Most of the time, it appears to be a non-issue because the oil pressures only deviate slightly from normal. When this occurs, long-term dependability shouldn’t be a problem. However, if too much pressure is lost or the problem is not addressed quickly enough, it may be cause for concern. Long-term use of low oil pressure can lead to premature wear.

When the 2.0 Skyactiv loses too much oil pressure, the main bearings and rod bearings take the brunt of the abuse. Short-term problems are unlikely to arise. Bearing wear, on the other hand, may result in an early engine failure. Oil pressure problems are rare, and severe pressure loss is even rarer. This is not meant to scare anyone.

Skyactiv-G Low Oil Pressure Symptoms

The following are signs that the Mazda 2.0L engine’s oil pressure is too low:

  • Check engine light (MIL)
  • Codes P0015 and/or P0524

Unfortunately, there is no oil pressure indicator on the dashboard for the Skyactiv-G engine. If the oil pressure falls too low, the computer will turn on the check engine light. When your car’s check engine light comes on, Mazda calls it MIL (malfunction indicator lamp). DTC P0015 and/or P0524 will be attached to this.

Mazda 2.0L Oil Pump Replacement

Mazda recommends swapping out the oil pump when the 2.0 Skyactiv engine experiences low oil pressure issues. The oil strainer should be replaced, and the oil pan should be cleaned. As long as there’s no more debris in the way, this should help prevent problems from arising again.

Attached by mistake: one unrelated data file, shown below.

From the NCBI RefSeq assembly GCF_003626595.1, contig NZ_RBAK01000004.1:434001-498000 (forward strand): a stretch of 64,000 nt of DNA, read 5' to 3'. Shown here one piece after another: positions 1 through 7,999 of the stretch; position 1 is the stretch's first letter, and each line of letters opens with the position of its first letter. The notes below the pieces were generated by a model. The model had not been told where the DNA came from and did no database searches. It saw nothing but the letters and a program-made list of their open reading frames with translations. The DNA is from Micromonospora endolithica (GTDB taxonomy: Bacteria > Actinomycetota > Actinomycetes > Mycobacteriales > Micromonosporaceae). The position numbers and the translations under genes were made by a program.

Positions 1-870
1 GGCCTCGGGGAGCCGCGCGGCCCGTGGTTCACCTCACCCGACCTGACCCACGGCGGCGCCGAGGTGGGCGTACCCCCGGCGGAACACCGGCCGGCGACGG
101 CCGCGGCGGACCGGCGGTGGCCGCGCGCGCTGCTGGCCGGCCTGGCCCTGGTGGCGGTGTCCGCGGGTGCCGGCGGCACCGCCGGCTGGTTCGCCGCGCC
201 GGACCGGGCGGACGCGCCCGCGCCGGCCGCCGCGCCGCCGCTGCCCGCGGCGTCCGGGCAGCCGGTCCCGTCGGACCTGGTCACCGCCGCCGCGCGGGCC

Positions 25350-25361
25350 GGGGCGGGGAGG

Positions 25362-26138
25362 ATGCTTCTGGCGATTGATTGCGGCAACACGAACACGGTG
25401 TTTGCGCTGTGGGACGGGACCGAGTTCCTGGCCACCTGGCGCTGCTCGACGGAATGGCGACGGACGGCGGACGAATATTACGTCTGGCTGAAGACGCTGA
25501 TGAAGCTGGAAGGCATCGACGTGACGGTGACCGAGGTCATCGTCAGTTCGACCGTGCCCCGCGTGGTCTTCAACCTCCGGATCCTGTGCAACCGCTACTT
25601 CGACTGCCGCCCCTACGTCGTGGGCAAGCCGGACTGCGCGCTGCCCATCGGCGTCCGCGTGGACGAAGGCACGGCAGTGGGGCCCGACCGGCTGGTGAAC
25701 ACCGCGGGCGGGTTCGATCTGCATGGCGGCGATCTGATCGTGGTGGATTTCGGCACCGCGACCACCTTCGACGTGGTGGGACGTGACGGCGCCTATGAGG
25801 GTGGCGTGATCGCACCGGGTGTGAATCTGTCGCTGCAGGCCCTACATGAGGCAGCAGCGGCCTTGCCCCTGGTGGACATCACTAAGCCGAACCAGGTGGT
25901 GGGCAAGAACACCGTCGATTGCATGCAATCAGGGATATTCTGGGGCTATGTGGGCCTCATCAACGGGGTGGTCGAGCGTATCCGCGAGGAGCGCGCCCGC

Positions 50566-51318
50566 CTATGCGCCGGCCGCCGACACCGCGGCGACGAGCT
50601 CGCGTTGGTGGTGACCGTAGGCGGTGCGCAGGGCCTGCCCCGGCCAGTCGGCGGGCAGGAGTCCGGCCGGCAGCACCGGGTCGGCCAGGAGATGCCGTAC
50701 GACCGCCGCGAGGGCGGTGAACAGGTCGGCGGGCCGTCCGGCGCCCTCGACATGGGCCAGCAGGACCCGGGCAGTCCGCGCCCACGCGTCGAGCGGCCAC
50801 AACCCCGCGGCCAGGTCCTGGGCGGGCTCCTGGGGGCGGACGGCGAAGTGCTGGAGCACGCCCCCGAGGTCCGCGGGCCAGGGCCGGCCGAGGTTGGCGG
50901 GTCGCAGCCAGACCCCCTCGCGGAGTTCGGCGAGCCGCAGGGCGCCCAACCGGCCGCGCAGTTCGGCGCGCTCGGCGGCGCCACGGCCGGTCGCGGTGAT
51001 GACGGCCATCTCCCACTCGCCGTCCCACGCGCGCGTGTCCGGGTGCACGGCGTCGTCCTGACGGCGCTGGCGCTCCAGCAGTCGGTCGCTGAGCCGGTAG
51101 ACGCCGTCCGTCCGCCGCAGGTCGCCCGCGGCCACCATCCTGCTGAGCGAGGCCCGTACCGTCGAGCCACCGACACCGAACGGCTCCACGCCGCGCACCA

The time it takes to build a particular model varies from 1.5 hours to 4 hours depending on the model. Mazda3 models from 2012 and 2013 are faster, while those from 2014 take more time to produce. The price of the parts will also rise by a few hundred dollars. To put it another way, expect 2.0 Skyactiv-G oil pressure issues to cost somewhere between $400 and $800 to fix.

2) 2.0L Skyactiv-G Carbon Build-Up Problems

2.0L Skyactiv-G Carbon Build-Up Problems

Okay, now we’re on to something that we don’t consider to be a real problem. There is a risk of carbon accumulation on the intake valves on direct injection (DI) engines such as the Skyactiv-G 2.0. Every engine has a certain amount of oil blow-by that makes its way into the inlet ports.

Fuel is sprayed into the intake ports during port injection, which aids in the removal of any deposits that may have formed. DI, on the other hand, sprays fuel directly into the Mazda 2.0 cylinders, meaning the ports and valves aren’t wiped down. Carbon deposits can form when oil adheres to surfaces over time. Direct injection has a lot of advantages, but there is one minor disadvantage.

Modern engines, on the other hand, are equipped with excellent PCV systems that help minimize oil splatter. Even though carbon buildup isn’t completely eliminated, this does help to slow it down. Around 80,000 to 120,000 miles of driving is when you should expect problems due to carbon build-up.

But it’s not an emergency. Some 2.0L Skyactiv engines can operate without cleaning the intake valves for the duration of their lives. However, for the Mazda 2.0 Skyactiv engine, carbon deposits can cause a few symptoms and drivability issues in some cases.

Mazda 2.0 Carbon Build-up Symptoms

Excess carbon build-up in the 2.0-liter engine can manifest as a variety of symptoms.

  • Misfires
  • Rough idle
  • Power loss